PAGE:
As we start another year, we speak to professionals across the eye health industry to understand the challenges, opportunities, trends and priorities for the year ahead.

Professor Keith Martin, CERA Managing Director, Head of Glaucoma Research:

Gene therapy and its benefits for patients with previously untreatable eye diseases will continue to gather pace in 2022.

Professor Keith Martin, CERA Managing Director
Photo credit: Anna Carlile

The first Australians with the RPE-65 genetic mutation that causes Leber’s Congenital Amaurosis have now received the approved gene therapy Luxturna.

A clinical trial of an investigational gene therapy for dry age-related macular degeneration has now been tested on eight Victorian patients.

CERA’s pre-clinical research to develop new gene therapies is yielding promising results in the lab, with some treatments moving closer to clinical trial phase.

As a translational research institute, we are excited by the potential of gene therapy research and committed to giving Australians early access to pioneering new treatments via clinical trials.

While gene therapy research offers great potential in the treatment of many eye diseases, it is generating particular hope among Australians with inherited retinal diseases like retinitis pigmentosa and Stargardt’s disease.

Although these diseases are collectively rare, together they are the most common cause of blindness among working age Australians.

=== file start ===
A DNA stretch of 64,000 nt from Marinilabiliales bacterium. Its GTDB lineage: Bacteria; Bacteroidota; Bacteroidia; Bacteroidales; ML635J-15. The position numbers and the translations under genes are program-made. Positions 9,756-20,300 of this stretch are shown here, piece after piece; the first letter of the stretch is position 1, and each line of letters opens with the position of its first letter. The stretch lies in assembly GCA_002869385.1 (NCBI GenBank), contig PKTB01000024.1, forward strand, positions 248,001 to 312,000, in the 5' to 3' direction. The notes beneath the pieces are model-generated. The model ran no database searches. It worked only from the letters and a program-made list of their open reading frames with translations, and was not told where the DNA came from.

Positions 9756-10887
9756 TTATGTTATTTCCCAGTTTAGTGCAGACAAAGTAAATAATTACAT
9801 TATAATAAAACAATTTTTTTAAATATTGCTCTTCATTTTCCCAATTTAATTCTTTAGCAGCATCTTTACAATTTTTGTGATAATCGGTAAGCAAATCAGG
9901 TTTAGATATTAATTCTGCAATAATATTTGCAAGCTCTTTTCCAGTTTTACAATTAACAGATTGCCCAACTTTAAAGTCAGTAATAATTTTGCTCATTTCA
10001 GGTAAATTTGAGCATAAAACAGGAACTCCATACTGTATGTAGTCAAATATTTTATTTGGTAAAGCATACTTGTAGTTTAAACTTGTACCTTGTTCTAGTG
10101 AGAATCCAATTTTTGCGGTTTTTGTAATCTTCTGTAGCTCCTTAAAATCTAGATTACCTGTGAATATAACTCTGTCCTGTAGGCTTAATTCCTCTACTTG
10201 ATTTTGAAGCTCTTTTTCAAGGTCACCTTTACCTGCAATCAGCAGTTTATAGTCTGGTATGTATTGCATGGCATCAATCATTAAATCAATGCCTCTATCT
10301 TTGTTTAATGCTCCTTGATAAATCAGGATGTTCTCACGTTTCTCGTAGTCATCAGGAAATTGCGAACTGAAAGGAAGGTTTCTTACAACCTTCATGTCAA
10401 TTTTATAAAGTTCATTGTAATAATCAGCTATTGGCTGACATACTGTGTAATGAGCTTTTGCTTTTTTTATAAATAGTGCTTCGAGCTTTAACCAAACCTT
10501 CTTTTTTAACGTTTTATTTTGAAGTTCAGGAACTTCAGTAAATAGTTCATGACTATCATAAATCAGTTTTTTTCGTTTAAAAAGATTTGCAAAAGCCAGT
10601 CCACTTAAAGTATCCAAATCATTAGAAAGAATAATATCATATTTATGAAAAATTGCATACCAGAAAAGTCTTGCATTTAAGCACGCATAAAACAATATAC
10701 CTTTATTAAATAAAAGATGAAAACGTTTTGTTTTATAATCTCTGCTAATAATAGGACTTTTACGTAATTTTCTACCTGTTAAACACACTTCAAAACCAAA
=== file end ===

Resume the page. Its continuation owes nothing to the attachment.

Less than a decade ago, anyone with an IRD was told there was nothing that could be done to prevent blindness, but now gene therapy research offers hope of saving sight.

One of the great challenges of trialling potential new gene therapies for inherited retinal diseases (IRDs) is finding patients with the right genetic code to take part in the treatment trial.

In 2022, our Retinal Gene Therapy Unit will continue to build on its collaboration with the University of Melbourne in a natural history study which aims to build a patient database of people with IRDs.

The project, which now involves 150 patients, will give us valuable information about the clinical progress of IRDs.

It will also play a critical role in matching patients with trials as potential new therapies emerge – and we hope it will encourage more trial sponsors to bring their studies to Australia to benefit patients.

In 2022, we are adding new areas to our research program including genetic engineering, clinical biomarkers, vascular neuroscience and ocular oncology to further broaden our understanding of the causes of eye disease and develop new ways of diagnosing and treating eye disease.

One of the real positives of clinical research is the impact it has across the health system as more clinicians are exposed to innovative new practices.

At CERA, our work is founded on the many partnerships we form with eye care professionals including optometrists. Just one example of this is the work of our macular researchers who are providing vital education on AMD to optometrists and giving them the opportunity to involve patients in new studies.

Research is all about collaboration – and in 2022 we look forward to deepening our partnerships and working closely with eye health professionals to make a real difference for patients.